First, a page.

Outcome #1 is the true objective of the project: highly optimized frontend performance that improves the user experience which also, through compounding effects, leads to a better performing web for everyone. Outcome #2 is optional for the web developer: it’s a service facilitated by search engines to further improve the perceived performance of users on your site by serving primarily AMP-compliant web content.

The AMP project’s code is Open Source and is maintained by a community of contributors and led by Google and has an Open Governance model.

AMP HTML is HTML with some restrictions for reliable performance. It is basically HTML extended with custom AMP components.

AMP JS is an allow-listed and concise JavaScript library.

The AMP JS library supports AMP’s best performance practices, manages resource loading, and gives you custom components, all to ensure a fast rendering of your page.

Among the biggest optimizations is the fact that it makes everything that comes from external resources asynchronous, so nothing in the page can block anything from rendering.

Other performance techniques include the sandboxing of all iframes, the pre-calculation of the layout of every element on a page before resources are loaded and the disabling of slow CSS selectors.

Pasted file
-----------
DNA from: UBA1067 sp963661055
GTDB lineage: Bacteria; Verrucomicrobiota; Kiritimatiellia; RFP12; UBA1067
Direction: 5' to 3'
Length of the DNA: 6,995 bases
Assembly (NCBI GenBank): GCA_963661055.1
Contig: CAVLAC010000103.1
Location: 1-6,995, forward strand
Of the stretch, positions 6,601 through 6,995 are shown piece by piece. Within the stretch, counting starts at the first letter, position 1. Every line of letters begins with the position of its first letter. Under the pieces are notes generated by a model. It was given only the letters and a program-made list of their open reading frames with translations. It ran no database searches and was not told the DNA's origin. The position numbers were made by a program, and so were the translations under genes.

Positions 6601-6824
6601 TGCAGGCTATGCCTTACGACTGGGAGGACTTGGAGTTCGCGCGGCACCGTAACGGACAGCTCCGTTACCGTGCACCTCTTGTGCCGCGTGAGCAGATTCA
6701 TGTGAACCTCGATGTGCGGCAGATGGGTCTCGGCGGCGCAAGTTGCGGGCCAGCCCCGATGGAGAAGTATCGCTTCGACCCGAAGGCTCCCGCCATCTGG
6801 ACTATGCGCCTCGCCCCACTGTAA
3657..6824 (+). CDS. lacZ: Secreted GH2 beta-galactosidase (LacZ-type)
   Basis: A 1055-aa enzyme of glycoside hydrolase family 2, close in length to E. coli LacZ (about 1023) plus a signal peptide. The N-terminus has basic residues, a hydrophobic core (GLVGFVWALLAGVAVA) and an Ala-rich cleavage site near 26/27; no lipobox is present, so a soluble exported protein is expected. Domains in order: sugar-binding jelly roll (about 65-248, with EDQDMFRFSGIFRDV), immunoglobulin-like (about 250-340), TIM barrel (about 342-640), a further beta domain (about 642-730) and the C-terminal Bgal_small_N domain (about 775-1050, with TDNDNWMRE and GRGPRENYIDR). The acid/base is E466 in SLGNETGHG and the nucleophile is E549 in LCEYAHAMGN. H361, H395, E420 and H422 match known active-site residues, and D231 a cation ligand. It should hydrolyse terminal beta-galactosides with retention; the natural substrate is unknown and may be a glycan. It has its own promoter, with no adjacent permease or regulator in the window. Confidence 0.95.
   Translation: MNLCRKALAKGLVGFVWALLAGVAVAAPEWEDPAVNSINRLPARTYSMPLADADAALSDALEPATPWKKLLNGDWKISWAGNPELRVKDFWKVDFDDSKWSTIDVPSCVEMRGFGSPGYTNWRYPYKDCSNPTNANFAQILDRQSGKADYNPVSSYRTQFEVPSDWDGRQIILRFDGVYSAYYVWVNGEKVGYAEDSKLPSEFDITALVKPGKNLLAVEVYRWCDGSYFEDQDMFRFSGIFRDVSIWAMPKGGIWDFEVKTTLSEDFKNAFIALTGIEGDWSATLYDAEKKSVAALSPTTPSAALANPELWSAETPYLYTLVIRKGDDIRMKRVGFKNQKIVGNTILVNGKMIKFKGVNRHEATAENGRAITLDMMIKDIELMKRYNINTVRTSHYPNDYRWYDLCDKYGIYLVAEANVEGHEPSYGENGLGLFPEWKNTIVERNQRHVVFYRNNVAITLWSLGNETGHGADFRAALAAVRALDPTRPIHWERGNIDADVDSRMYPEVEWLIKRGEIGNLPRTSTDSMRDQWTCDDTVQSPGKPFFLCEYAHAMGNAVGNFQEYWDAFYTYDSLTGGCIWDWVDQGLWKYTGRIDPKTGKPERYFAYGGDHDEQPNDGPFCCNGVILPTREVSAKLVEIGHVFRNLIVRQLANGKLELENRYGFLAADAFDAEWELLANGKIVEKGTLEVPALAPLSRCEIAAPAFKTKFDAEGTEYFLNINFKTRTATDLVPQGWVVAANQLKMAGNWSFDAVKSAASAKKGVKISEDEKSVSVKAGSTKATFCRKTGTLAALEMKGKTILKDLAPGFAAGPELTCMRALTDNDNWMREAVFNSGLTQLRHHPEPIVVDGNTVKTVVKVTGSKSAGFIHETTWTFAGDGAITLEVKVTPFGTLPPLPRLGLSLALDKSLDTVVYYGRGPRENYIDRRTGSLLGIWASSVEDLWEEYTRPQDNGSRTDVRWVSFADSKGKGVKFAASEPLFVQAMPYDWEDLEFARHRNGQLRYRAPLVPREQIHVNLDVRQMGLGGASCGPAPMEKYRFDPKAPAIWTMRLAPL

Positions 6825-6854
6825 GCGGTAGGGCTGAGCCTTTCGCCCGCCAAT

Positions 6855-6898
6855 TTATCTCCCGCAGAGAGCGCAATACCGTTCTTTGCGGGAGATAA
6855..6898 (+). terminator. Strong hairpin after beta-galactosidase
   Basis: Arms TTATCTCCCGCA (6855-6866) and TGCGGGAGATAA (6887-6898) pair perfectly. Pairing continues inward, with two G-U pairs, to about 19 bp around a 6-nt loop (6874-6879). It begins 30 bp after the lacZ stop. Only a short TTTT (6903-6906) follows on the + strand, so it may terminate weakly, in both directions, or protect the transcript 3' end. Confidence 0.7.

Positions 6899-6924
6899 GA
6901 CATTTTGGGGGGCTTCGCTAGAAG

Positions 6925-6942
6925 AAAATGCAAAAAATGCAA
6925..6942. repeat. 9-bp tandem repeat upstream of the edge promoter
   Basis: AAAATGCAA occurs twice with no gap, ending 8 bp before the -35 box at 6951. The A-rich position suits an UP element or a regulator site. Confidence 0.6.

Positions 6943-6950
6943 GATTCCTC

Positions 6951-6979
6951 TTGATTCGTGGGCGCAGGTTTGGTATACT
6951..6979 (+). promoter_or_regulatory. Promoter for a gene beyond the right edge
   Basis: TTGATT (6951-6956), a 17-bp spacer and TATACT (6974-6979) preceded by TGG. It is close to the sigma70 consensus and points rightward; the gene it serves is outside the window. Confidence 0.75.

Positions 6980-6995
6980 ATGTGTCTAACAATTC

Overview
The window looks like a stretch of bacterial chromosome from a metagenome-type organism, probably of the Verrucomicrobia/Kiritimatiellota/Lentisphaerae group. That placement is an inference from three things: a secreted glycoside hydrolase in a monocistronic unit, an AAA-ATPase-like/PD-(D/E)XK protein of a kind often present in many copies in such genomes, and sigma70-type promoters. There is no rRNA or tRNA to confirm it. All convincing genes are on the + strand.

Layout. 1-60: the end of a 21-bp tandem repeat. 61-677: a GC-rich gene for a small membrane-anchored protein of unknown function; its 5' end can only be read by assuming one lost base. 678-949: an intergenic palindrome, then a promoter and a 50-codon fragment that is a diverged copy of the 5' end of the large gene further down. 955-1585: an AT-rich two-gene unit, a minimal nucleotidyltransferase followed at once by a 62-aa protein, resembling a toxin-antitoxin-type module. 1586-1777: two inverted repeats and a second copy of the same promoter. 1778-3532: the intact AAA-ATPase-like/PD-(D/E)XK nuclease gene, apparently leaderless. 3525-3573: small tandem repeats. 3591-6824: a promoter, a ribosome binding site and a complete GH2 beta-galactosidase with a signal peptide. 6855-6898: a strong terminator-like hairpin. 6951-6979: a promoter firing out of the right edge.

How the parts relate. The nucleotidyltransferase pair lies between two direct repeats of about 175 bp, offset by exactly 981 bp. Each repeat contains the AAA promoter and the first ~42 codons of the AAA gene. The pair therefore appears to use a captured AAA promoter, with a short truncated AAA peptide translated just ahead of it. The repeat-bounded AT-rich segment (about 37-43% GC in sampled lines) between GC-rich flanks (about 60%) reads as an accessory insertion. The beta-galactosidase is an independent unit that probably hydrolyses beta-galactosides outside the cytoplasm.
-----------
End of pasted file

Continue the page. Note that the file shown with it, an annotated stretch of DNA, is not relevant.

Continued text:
To learn more about not just the optimizations but the limitations, read the AMP HTML specification.

The AMP Cache is a cache of validated AMP documents published to the web. Google products, including Google Search, serve valid AMP documents and their resources from the cache to provide a fast user experience across the mobile web.

The cache is a proxy-based content delivery network for delivering all valid AMP documents. It fetches AMP HTML pages, caches them, and improves page performance automatically. When using the Google AMP Cache, the document, all JS files, and all images load from the same origin that is using HTTP 2.0 for maximum efficiency.

The cache also comes with a built-in validation system which confirms that the page is guaranteed to work and that it doesn’t depend on external resources. The validation system runs a series of assertions confirming the page’s markup meets the AMP HTML specification.